The impressive contrast and black levels made themselves known again when I watched V for Vendetta on HD DVD. This is a notoriously dark movie, both figuratively and literally, meaning that some LCD screens can struggle to create the dark, menacing ambience that this disc deserves. There were no such issues with the TH-37PX70 though, it managed to produce deep blacks without losing detail, while still making colours vivid and rich when necessary.

The same talents ring true when playing a particularly dark game like Gears of War on the Xbox 360, while bright and colourful games like the superb Virtua Tennis 3 just come to life on this TV. Obviously the pictures aren’t as sharp as they would be on a Full HD 1,920 x 1,080 panel, but with a screen this size, you’re unlikely to notice too many soft edges, especially from the comfort of your sofa.

Of course high definition performance is only half the story, since we’re all still stuck watching a lot of standard definition TV, and will be for quite a while. Take the Champions League for example, I lament the games that are shown on ITV because not only does that mean I don’t get to watch in HD, but it also means that I have to suffer ITV’s substandard SD broadcasts. Thankfully the TH-37PX70 does a pretty good job with standard definition feeds too, particularly from its built-in digital tuner. Yes, some poor digital feeds can end up looking either blocky or over processed, but that’s no fault of the TV, it’s a symptom of the very low bit rate put out by some Freeview channels.

This is the first TV we’ve reviewed that incorporates Viera Link, which is basically Panasonic’s branding for Consumer Electronic Control (CEC). The point of Viera Link is that all of your AV equipment should communicate, thus allowing you to use a single remote control for most things. Since the DMP-BD10A also supports Viera Link I was able to put this new feature to test. Picking up the Blu-ray remote and pressing the power button results not just in the player switching on, but also switches the TV on and selects the correct HDMI input. Likewise, when you power the TV off, the Blu-ray player automatically shuts down too.

But the real beauty of Viera Link is that your TV actually knows what devices are connected to it even if they’re not powered on. So, if I happen to be watching TV and have the TV remote control in my hand, I can simply press the Viera Link button and I’ll be presented with a list of my connected devices. I then select the device I want to power on – like the Blu-ray player – and hey presto, it turns itself on and the TV automatically switches to the correct HDMI input.

I’m always a bit worried about the sound quality from TVs that hide the speakers – although the aesthetics benefit, the sound quality often suffers. It therefore came as something of a surprise that the sound from the TH-37PX70 isn’t bad at all. Obviously it’s not going to fill your room the way a full surround system would, and it lacks the bass response of some TVs with larger speaker sets, but on the whole the sound is clear and free from distortion. If you like to really pump up the volume during action movies you may want to think about external sound options, but for the most part this TV gives a good account of itself in the sound department.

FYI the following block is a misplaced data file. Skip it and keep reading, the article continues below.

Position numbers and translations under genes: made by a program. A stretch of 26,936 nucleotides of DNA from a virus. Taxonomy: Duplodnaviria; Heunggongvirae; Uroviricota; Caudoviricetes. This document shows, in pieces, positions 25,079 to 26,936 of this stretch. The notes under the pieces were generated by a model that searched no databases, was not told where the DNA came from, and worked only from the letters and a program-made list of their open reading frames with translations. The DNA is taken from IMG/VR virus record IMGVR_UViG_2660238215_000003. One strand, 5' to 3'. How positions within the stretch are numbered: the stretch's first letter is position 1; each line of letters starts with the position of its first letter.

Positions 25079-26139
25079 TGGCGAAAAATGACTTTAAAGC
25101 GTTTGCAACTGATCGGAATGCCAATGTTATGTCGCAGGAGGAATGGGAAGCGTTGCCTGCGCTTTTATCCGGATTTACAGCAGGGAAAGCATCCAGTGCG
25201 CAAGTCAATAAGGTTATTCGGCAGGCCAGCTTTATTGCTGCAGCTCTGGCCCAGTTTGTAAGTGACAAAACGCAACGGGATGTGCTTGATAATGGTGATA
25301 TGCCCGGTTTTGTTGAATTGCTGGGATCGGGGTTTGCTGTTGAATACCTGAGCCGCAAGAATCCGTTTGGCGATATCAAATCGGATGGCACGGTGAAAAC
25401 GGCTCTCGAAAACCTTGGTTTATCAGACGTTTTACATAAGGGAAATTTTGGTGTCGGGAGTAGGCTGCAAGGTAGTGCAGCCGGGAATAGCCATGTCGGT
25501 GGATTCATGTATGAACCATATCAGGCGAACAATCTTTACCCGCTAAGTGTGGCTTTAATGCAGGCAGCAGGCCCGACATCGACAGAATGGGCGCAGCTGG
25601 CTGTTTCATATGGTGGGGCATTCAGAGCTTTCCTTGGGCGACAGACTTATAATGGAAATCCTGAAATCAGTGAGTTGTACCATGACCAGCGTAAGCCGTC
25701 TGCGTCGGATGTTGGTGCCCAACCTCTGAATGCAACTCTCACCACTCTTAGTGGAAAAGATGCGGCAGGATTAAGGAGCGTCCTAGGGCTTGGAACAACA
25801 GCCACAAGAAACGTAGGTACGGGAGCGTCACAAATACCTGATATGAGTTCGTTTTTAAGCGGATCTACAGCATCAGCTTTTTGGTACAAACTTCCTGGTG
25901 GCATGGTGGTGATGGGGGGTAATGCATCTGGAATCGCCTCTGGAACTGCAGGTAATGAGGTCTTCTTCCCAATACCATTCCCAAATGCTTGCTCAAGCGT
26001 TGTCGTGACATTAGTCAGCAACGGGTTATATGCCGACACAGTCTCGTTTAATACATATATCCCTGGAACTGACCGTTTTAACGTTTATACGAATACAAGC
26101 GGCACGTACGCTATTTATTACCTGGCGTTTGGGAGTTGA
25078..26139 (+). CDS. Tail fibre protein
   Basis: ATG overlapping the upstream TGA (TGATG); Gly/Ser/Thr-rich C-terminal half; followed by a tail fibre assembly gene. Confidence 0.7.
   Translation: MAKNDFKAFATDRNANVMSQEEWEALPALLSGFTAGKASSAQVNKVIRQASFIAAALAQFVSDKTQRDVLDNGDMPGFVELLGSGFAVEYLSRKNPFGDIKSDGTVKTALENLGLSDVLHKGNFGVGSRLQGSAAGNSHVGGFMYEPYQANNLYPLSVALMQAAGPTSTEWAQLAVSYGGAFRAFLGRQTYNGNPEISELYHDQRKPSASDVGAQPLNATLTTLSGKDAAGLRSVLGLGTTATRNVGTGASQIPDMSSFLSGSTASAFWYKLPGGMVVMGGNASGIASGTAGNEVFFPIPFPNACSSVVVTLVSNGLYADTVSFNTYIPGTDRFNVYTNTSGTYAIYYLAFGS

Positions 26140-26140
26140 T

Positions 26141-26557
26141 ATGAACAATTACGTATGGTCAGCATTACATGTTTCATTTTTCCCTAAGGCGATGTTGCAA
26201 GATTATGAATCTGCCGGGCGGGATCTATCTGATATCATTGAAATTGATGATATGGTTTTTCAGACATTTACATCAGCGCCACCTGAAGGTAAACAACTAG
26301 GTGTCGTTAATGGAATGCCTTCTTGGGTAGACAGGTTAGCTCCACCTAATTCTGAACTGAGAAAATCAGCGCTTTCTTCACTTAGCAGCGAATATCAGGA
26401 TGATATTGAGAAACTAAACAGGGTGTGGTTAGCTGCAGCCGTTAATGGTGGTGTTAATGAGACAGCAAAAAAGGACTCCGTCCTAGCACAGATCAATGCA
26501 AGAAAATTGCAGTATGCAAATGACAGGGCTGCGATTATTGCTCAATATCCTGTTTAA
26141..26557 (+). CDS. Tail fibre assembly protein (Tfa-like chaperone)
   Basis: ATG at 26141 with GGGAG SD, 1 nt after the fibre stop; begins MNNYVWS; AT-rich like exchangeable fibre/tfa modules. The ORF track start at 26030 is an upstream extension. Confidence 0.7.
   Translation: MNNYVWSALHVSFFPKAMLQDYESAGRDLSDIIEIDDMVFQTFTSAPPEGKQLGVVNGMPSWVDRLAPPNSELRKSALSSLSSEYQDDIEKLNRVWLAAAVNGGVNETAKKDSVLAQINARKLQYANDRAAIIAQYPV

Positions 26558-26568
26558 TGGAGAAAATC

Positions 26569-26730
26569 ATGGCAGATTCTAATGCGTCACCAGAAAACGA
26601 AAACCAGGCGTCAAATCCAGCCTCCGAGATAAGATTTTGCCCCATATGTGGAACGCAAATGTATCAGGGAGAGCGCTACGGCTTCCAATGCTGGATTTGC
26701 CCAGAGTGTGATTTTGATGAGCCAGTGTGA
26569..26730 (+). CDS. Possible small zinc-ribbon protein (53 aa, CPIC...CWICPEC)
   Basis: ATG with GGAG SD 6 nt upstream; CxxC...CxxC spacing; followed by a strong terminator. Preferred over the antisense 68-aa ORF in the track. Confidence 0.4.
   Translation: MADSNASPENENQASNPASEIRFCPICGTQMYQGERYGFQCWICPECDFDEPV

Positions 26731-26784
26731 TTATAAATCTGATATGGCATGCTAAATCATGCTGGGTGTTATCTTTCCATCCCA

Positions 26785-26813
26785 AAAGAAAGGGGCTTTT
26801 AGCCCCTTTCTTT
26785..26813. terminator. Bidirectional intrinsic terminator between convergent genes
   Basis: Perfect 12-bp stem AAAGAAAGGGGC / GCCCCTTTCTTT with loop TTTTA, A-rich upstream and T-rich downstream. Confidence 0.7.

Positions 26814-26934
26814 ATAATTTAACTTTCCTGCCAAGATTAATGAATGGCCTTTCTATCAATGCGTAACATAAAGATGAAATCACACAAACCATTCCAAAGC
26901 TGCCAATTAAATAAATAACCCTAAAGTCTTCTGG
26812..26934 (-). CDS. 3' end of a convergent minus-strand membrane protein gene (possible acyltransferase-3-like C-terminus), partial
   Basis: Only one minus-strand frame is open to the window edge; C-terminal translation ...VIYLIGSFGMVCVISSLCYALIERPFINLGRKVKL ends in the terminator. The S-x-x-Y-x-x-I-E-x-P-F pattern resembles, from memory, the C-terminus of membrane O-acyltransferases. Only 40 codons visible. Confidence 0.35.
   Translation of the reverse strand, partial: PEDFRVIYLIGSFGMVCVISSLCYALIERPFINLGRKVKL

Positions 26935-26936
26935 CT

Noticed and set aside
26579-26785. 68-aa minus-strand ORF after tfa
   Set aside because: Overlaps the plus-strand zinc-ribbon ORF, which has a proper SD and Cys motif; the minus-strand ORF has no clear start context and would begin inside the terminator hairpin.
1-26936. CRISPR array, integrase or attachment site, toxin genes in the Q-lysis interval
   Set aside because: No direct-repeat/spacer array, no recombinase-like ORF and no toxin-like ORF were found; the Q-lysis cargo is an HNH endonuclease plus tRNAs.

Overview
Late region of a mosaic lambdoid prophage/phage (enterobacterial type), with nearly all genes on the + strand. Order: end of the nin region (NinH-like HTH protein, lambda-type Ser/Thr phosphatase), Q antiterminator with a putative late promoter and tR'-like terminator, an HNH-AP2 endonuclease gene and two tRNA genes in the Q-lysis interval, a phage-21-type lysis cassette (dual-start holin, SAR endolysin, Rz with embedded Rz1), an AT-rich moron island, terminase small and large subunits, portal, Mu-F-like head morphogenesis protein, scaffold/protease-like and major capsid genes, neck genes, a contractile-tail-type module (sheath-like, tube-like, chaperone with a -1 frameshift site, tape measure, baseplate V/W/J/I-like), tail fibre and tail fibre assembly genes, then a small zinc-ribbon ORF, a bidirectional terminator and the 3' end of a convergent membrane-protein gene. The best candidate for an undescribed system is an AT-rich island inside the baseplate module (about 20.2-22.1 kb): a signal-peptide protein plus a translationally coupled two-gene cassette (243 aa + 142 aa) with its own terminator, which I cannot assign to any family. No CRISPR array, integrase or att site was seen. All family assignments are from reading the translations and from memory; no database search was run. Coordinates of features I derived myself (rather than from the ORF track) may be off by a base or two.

Panasonic has put some thought into the remote control too – it’s not the best looking device I’ve ever seen, but it is very comfy in the hand and well laid out. The 7-day EPG is also quick to respond to remote control presses, and it’s good to see an option to skip forward 24 hours – other manufacturers should take note.

But even a great quality screen can be let down by a high price, as we saw with the Fujitsu Plasmavision P42XHA58, so it’s good to see that Panasonic hasn’t fallen foul of this hurdle. In fact when it comes to price Panasonic has really put the cat among the pigeons with the TH-37PX70. With a street price of only £775 including VAT and delivery, this TV really is a bargain for anyone looking to make the move up to high definition.


Panasonic has created a great TV in the shape of the TH-37PX70. It may not have Full HD credentials, but the price / performance ratio is staggeringly good. If you’re looking to buy your first HDTV and don’t want anything too big, this Viera will provide you with excellent picture quality at a very attractive price.

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Used as the main TV for the review period

Tested for more than a week

Tested using industry calibrated tools, discs and with real world use

Tested with broadcast content (HD/SD), video streams and demo discs

Trusted Score

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Score in detail

  • Value 10
  • Image Quality 9
  • Sound Quality 8